Linked by Thom Holwerda on Mon 1st Feb 2010 16:25 UTC
General Development While the iPad can certainly be debated as a product, people on the internet are discussing not the product, but the shift devices like the iPhone and iPad represent: a shift away from a computer being accessible to it being something closed and impenetrable. Is this a future we want for ourselves?
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RE[2]: It's an appliance
by henrikmk on Tue 2nd Feb 2010 09:38 UTC in reply to "RE: It's an appliance"
henrikmk
Member since:
2005-07-10

Rubbish. It's a general-use computer. The fact that they've convinced you otherwise just goes to show how clever they are at getting you to drink the proverbial kool-aid.


What they convinced me, was that they were the first company to build:

1. A computer my mom could use. She barely touches technology beyond what's in the kitchen and TeleText on the TV. She doesn't respond to my computers, but she does to my iPod Touch. She can tell what I'm doing with it. I've not ever seen that before.

2. A computer that you pick off the coffee table, press a couple of buttons on to get the single piece of information (stock ticker or today's weather) you want, and put back on the table in 10 seconds. No time for multitasking (!).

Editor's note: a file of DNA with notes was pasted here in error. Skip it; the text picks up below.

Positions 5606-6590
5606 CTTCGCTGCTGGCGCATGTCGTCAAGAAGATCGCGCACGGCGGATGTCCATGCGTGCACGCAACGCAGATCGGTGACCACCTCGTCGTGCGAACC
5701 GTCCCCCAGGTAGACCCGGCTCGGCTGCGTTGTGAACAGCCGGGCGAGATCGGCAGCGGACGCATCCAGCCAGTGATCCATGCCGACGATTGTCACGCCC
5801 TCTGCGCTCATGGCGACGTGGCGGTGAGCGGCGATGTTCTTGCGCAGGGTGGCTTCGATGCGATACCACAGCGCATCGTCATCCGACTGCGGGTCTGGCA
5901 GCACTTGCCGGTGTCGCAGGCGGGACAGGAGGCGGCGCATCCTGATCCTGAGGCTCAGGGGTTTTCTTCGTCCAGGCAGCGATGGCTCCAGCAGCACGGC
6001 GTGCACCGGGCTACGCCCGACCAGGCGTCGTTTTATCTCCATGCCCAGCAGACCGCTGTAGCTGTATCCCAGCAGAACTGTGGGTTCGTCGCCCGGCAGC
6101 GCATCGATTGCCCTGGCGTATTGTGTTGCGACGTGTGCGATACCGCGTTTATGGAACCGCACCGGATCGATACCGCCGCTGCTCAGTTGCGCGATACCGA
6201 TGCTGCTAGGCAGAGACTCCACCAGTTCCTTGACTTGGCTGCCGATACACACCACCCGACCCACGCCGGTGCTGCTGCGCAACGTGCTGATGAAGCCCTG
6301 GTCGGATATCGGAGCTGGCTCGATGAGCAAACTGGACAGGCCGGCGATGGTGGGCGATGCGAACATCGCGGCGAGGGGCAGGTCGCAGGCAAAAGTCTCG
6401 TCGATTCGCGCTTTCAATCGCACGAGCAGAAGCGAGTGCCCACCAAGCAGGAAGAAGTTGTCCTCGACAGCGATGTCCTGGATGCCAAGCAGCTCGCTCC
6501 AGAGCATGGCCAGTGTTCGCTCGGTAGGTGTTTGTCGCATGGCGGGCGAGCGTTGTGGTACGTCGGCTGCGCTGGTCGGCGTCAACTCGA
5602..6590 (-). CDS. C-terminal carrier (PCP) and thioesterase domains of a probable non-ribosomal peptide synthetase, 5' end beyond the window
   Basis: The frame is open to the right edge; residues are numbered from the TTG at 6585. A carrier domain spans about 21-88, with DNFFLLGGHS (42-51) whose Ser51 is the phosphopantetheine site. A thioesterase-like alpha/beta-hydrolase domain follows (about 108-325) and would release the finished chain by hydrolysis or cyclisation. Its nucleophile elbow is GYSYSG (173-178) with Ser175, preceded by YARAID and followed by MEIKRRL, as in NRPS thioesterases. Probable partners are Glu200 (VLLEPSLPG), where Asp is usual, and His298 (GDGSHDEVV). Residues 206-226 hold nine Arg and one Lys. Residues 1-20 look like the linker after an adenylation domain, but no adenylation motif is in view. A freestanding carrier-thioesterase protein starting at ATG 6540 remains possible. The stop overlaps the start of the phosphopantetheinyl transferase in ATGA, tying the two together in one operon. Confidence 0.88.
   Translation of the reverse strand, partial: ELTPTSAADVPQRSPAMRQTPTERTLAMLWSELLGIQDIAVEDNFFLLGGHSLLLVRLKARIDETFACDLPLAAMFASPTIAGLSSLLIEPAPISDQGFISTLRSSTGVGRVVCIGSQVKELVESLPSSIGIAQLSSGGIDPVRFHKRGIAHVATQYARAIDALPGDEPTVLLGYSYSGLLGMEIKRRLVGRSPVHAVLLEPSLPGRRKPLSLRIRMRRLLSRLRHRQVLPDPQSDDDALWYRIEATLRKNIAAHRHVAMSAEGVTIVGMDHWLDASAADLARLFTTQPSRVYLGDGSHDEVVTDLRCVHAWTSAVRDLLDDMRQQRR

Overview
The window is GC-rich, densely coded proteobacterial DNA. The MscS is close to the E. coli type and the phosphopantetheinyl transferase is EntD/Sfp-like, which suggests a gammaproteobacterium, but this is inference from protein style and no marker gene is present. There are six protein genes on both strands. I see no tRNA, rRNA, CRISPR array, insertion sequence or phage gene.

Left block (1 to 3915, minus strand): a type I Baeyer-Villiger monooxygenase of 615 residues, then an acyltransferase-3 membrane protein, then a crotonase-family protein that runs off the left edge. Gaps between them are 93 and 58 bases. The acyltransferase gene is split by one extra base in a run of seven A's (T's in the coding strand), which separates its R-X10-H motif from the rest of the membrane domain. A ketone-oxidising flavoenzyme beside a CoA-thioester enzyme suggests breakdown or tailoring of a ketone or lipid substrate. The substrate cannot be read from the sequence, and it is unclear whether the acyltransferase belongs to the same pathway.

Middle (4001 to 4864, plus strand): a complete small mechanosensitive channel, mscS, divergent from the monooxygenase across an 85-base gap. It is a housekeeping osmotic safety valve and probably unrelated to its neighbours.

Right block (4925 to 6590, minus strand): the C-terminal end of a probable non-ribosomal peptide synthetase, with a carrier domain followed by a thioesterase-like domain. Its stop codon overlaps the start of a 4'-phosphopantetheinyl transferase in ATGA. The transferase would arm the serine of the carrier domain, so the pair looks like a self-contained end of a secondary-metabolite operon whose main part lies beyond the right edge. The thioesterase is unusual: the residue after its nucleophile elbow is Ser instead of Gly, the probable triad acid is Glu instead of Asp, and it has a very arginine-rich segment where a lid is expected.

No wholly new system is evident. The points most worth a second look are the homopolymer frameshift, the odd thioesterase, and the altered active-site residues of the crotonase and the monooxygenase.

3. A way to have the computer not being treated like an altar that you have to put your full attention to, sit in front of or maintain, other than charging it. It shouldn't be more imposing than flipping through a magazine.

No booting, no shutdown, no computer understanding, no viruses, none of that crap which requires downhanding of knowledge from a computer technical person. People have been trying with settop boxes and remotes, but the user interface is always cumbersome and not very stable.

This isn't any different than the phase where early cars had specific mechanics attached to it, if the driver wasn't savvy enough to fix issues on the spot. I would bet back then that those mechanics (us!) didn't imagine cars eventually becoming very easy to drive and use for almost everyone, and probably were resistant to it.

Alan Kay's been dreaming about someone building this device since 1968, when he came up with the Dynabook. But unfortunately, the computer industry constantly came up with ideas where you were expected to be a computer science person, just to be able to use the thing. It's like if car manufacturers (us!) kept building only Formula-1 cars, because surely... we don't want regular people driving cars, do we?

The low tinker-factor of the iPad is not really an issue. It's time to move on.

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